American researchers have mapped lifeless areas of the Pacific Ocean in 3D. The goal? Predict their evolution as a function of global warming. However, be aware that these areas generate nitrous oxide, a very powerful greenhouse gas.
Two gigantic dead zones
So-called dead zones are sea areas that are almost devoid of oxygen: hypoxic waters. Unfortunately, this results in the death by suffocation of biodiversity. These areas represent only 1% of the total volume of the Pacific Ocean, but the sediments found there generate nitrous oxide (or nitrous oxide – N2O), the heating power of which is 300 times greater than that of nitrogen dioxide. carbon (CO2). As it rises to the surface, N2O travels to the atmosphere and thus contributes to global warming. Moreover, if this phenomenon has a natural origin, it is accelerating due to the dumping of fertilizers and wastewater on the coastlines. The result is a proliferation of algae which eventually decomposes.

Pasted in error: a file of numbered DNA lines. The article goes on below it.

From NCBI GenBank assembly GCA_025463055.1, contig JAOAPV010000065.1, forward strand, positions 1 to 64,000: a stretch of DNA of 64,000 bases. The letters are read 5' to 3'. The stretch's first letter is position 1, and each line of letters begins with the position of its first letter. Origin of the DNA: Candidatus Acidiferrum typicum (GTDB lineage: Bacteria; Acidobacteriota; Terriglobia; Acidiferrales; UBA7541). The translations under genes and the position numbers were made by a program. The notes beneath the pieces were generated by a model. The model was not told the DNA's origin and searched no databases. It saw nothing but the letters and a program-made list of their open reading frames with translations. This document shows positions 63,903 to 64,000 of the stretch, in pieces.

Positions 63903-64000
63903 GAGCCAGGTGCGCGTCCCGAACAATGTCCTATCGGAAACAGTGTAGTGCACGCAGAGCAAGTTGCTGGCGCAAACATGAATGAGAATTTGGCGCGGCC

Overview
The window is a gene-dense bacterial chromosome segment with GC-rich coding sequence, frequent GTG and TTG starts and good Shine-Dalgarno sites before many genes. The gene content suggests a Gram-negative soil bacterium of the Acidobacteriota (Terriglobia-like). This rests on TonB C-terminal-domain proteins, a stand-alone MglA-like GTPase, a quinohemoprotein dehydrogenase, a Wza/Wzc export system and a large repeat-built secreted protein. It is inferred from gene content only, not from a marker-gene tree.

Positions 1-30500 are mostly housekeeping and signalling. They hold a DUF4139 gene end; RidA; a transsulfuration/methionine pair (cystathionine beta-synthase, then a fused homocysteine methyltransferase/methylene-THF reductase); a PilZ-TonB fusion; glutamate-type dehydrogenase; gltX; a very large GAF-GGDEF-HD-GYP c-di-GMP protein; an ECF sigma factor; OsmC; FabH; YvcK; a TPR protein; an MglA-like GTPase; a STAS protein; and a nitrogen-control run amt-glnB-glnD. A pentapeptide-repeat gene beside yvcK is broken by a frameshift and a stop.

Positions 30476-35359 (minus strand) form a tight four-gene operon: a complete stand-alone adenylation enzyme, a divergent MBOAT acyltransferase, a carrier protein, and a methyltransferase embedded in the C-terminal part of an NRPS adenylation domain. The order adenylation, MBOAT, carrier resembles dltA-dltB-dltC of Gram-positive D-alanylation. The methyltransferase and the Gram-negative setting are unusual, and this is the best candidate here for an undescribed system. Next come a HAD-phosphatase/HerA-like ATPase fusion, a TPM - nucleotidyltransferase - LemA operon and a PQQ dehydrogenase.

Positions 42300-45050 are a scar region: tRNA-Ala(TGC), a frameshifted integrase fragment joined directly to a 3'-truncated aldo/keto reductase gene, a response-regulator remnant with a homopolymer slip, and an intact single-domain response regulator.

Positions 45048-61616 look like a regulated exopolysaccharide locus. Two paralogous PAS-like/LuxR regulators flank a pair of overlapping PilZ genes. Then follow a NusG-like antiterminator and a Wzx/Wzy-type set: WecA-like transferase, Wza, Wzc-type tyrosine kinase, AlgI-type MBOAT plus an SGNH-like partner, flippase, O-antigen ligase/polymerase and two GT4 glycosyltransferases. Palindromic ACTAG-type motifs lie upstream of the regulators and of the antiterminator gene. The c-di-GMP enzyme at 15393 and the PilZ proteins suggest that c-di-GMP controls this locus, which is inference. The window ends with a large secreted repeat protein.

In a study published in the journal Global Biogeochemical Cycles on December 27, 2021, a team from the Massachusetts Institute of Technology (MIT) explains that they have mapped these dead zones in 3D, one of the challenges being to know their extent. Two of these areas have been identified, the first representing 600,000 cubic kilometers. This volume still represents the equivalent of 240 billion Olympic swimming pools. The second is three times more important.
Work for the future
For the researchers, this work should serve as a basis for other subsequent work aimed at better understanding the phenomenon and possibly finding solutions to mitigate it. However, one of the other goals is to predict the changes to come.
In order to develop their maps, scientists processed more than four decades of data incorporating no less than fifteen million measurements at different depths. They focused their attention on data from sensors found on cylinders submerged in water or placed on robotic platforms capable of modifying their buoyancy. They made it possible to estimate the amount of dissolved oxygen by informing researchers about changes in electrical currents or in the light intensity of a photosensitive dye.
Thus, the two maps produced by the researchers show hypoxic waters at several levels of depth. For scientists, the databases used are a wealth of information, including understanding the regulation of oxygen supply to the oceans.